Amanda Sturgill, associate professor of communications, developed an iMedia Sampler to provide School of Communications graduates with up-to-date information about how media industry practices has changed since they’ve graduated.
Sturgill anticipated that a few dozen students would register for the massive open online course (MOOC) but quickly realized that Elon student engagement continues after graduation.
“I was kind of expecting maybe 30 people would enroll,” Sturgill said. “We’ve got 212 right now.”
While the program’s enrollment surpassed all expectations, its creation was designed to explore online education possibilities and engage alumni with events happening on campus.
“I had the idea that we should do some kind of mini-MOOC for Comm alumni,” Sturgill said. “Doing a short course for alumni seemed like a good way to try out both of those ideas at the same time.”
Outside publicity helped increase interest in the course. Some alumni, for example, shared information about the iMedia Sampler on their social media networks in order to increase registration. The sampler was also featured on CBS Radio and Google News.
The iMedia Sampler began Monday with online lessons about search engine optimization and funding. Future topics scheduled to be covered through early March include multimedia storytelling, design for mobile devices, media analytics and the relationship between coding and web design.
One of the new majors that Elon is offering to students is Media Analytics. In order to educate alumni about this change and provide insight into media effects research, assistant professor of communications Qian Xu is leading the user/audience research portion of the iMedia Sampler.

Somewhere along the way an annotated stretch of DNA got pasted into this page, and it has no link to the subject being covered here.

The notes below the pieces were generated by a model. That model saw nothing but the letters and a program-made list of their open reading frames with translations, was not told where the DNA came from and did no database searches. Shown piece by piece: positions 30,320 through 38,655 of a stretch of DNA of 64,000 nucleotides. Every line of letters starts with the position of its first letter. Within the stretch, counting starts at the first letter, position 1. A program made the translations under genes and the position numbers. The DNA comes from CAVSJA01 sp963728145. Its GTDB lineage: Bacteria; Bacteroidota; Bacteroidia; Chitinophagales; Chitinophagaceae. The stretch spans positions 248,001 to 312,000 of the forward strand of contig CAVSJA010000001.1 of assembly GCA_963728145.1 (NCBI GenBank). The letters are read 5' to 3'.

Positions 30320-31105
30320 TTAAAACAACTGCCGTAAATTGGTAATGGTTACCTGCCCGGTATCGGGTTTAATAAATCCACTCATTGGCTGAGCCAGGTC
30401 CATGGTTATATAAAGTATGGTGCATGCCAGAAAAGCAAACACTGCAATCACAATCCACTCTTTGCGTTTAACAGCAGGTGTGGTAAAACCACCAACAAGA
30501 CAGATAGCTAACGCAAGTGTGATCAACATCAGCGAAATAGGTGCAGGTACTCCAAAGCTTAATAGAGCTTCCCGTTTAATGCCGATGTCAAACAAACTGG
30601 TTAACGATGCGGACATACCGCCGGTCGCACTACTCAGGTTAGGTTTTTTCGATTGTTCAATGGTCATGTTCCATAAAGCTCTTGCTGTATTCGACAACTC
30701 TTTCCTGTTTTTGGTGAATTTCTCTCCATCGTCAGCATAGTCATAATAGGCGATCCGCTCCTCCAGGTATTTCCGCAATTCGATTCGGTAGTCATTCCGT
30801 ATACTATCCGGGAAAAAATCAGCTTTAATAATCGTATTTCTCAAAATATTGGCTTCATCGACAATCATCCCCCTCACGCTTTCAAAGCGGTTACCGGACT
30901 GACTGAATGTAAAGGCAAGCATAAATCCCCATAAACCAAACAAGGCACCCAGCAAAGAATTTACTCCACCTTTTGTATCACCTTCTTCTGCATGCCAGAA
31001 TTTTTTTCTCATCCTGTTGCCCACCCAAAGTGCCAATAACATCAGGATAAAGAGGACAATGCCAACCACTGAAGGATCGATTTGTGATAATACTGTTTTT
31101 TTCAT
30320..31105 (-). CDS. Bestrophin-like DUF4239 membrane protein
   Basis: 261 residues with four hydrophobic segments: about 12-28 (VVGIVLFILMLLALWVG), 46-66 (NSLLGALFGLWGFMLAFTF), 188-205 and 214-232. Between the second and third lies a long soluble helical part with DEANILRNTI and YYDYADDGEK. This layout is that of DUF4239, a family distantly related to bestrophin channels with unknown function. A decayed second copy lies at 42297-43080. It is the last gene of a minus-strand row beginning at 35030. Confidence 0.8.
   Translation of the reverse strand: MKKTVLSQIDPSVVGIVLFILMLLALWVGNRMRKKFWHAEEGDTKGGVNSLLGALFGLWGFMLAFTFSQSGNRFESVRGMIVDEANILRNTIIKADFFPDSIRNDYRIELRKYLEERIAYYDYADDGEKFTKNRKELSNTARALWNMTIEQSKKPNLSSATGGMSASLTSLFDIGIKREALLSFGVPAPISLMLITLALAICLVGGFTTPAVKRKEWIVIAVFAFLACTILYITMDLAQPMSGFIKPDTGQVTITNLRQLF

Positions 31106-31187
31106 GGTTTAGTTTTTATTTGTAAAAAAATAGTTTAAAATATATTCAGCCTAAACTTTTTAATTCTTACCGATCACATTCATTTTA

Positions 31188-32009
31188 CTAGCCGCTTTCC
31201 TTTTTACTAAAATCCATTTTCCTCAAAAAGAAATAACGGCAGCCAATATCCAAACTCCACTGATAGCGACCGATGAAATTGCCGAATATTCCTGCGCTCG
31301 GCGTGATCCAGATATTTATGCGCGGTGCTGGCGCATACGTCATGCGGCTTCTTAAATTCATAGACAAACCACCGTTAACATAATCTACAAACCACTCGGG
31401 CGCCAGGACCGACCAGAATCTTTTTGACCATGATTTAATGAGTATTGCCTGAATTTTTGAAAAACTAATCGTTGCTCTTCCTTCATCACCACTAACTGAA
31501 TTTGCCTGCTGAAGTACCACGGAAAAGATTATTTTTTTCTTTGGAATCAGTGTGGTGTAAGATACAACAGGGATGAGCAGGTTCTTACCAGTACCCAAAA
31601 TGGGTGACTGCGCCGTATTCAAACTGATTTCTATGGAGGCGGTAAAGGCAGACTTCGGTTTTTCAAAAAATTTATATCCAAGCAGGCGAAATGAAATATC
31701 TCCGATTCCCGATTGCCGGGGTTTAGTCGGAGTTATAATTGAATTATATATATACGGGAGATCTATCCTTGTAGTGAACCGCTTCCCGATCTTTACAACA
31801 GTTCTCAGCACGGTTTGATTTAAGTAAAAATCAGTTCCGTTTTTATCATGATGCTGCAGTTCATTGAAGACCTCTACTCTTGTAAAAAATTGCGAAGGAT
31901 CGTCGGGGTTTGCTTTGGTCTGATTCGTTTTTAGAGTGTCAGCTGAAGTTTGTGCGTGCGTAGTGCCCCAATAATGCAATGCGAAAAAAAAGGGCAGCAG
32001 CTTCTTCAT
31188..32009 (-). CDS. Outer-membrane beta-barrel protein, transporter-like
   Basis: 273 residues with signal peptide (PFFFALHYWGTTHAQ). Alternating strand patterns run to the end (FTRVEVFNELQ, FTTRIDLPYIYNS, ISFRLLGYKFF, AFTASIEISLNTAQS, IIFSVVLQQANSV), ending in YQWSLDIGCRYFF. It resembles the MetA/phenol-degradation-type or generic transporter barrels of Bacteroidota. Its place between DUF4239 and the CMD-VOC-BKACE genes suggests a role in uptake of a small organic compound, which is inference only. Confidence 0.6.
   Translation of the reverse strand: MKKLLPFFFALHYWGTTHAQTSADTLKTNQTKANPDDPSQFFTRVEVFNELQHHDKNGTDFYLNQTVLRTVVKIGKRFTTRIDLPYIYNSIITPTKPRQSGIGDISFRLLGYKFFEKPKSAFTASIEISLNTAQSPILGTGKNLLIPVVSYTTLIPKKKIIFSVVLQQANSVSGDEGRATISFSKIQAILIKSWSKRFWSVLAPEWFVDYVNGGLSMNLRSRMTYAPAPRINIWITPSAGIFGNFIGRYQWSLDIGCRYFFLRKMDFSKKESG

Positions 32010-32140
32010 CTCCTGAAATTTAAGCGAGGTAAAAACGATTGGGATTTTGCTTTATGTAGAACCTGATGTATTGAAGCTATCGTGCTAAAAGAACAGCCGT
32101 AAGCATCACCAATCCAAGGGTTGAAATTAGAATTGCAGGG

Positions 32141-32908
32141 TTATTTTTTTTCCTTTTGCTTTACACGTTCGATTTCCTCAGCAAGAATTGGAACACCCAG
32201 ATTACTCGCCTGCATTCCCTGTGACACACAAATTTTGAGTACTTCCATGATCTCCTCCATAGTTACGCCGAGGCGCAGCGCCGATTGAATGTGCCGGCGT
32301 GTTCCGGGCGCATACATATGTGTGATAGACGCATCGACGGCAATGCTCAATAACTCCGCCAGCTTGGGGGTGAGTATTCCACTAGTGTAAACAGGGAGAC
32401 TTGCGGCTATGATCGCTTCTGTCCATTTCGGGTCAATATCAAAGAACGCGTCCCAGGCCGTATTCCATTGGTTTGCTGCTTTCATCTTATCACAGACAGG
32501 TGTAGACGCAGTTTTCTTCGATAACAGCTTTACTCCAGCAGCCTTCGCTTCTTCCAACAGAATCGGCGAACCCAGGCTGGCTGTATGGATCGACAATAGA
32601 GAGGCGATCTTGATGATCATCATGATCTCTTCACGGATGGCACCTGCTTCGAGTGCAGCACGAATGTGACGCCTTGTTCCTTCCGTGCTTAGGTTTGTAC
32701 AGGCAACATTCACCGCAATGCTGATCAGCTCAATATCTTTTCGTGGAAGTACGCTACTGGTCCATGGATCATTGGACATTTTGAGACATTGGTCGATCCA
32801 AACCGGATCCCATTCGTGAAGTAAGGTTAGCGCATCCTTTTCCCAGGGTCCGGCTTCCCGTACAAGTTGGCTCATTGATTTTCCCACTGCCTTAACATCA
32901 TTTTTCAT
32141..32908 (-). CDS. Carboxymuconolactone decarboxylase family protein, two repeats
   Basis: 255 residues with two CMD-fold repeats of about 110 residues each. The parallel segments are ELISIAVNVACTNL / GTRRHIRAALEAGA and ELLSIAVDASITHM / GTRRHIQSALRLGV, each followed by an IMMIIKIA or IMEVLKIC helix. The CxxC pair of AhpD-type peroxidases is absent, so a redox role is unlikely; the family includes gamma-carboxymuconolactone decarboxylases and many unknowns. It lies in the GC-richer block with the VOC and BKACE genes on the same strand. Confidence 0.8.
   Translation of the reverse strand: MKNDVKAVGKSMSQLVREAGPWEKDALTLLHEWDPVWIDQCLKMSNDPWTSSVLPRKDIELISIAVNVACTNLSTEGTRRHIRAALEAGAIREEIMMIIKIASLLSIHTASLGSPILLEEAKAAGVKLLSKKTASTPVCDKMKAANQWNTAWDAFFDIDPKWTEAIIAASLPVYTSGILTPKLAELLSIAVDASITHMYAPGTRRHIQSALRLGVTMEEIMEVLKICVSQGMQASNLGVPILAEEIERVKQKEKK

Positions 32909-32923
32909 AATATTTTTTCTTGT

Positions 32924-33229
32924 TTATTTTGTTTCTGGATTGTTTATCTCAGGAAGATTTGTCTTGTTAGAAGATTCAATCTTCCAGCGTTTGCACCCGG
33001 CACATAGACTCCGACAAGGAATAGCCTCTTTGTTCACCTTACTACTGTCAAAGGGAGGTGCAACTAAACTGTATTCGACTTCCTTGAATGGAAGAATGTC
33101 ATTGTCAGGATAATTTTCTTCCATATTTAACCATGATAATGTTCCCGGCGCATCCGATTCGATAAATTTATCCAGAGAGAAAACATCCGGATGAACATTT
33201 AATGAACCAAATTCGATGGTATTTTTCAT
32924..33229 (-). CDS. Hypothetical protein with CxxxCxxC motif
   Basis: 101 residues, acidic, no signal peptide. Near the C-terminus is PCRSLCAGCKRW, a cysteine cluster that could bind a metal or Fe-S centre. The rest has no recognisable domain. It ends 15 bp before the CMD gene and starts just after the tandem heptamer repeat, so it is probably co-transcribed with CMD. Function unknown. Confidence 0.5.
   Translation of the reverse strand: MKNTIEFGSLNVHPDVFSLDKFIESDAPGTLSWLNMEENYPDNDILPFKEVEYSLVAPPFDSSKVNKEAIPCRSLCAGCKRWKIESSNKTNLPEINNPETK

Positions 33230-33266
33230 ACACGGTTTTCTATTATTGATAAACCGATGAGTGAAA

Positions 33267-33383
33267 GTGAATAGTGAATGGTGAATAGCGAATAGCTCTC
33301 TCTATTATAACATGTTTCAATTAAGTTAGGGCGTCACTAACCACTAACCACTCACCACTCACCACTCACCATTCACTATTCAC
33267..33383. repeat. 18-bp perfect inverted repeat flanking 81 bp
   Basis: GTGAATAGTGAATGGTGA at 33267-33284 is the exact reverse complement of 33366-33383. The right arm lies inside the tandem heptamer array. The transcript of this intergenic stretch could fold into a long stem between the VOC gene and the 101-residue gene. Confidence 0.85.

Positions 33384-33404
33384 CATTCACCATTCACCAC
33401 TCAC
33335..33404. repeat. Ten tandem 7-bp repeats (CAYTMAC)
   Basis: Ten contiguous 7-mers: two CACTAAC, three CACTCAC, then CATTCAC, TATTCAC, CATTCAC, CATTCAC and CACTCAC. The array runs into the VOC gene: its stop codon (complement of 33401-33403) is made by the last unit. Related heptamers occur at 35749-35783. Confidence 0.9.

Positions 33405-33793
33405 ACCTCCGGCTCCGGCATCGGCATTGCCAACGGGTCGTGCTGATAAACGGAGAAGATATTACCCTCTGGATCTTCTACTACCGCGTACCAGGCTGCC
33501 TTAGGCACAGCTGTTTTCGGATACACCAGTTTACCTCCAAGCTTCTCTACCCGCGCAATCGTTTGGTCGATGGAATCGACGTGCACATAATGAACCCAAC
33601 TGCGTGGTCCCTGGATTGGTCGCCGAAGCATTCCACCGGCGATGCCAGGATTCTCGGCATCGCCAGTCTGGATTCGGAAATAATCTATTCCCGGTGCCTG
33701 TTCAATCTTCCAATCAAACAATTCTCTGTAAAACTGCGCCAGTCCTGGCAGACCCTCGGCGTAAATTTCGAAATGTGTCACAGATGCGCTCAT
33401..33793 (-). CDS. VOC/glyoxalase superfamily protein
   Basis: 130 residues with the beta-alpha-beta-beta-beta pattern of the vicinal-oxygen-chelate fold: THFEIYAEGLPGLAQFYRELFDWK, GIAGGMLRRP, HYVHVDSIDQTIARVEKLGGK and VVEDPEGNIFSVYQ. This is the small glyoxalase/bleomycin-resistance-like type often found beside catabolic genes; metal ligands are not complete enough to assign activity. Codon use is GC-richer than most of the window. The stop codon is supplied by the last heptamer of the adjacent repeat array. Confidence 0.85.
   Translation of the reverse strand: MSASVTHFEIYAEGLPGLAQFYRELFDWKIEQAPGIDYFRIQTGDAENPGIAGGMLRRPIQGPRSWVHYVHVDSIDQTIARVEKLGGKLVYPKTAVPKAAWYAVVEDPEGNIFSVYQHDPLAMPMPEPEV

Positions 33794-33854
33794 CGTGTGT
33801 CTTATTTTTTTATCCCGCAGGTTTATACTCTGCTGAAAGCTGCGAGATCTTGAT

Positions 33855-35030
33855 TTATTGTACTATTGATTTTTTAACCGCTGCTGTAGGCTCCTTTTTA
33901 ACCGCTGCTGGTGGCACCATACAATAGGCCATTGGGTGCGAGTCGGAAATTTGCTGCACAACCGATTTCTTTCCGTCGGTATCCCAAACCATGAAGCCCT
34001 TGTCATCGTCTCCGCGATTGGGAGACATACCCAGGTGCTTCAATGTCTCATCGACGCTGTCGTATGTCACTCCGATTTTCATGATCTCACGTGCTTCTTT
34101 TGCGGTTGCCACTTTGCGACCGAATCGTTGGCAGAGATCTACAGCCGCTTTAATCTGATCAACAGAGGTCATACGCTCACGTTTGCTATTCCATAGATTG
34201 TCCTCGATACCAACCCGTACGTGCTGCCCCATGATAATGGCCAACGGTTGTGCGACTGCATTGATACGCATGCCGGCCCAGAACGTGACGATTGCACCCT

“This sampler covers the topics that have changed or emerged since our alums have graduated,” Xu said. “It involves things that were not covered when our alumni were at school.”
Because the media industry is constantly evolving, students are encouraged to adapt to change.
“I think a lot of people in undergraduate school think that they’re learning a set of skills and that when they get out they’ll have those skills and they’ll be able to get a job,” Sturgill said. “The more important thing to learn when you’re here is how to learn new things in a field that is as technologically-driven as communications.”
Sturgill and Xu are just two of the seven professors giving lessons as part of the sampler. According to Xu, it is an honor to be a part of a new program that is generating a lot of interest.
“All professors teaching in the Interactive Media Master program were invited to contribute to this sampler,” Xu said. “It is not only a new attempt of the School of Communications for massive online courses, but also a good opportunity to let more people know about the iMedia program.”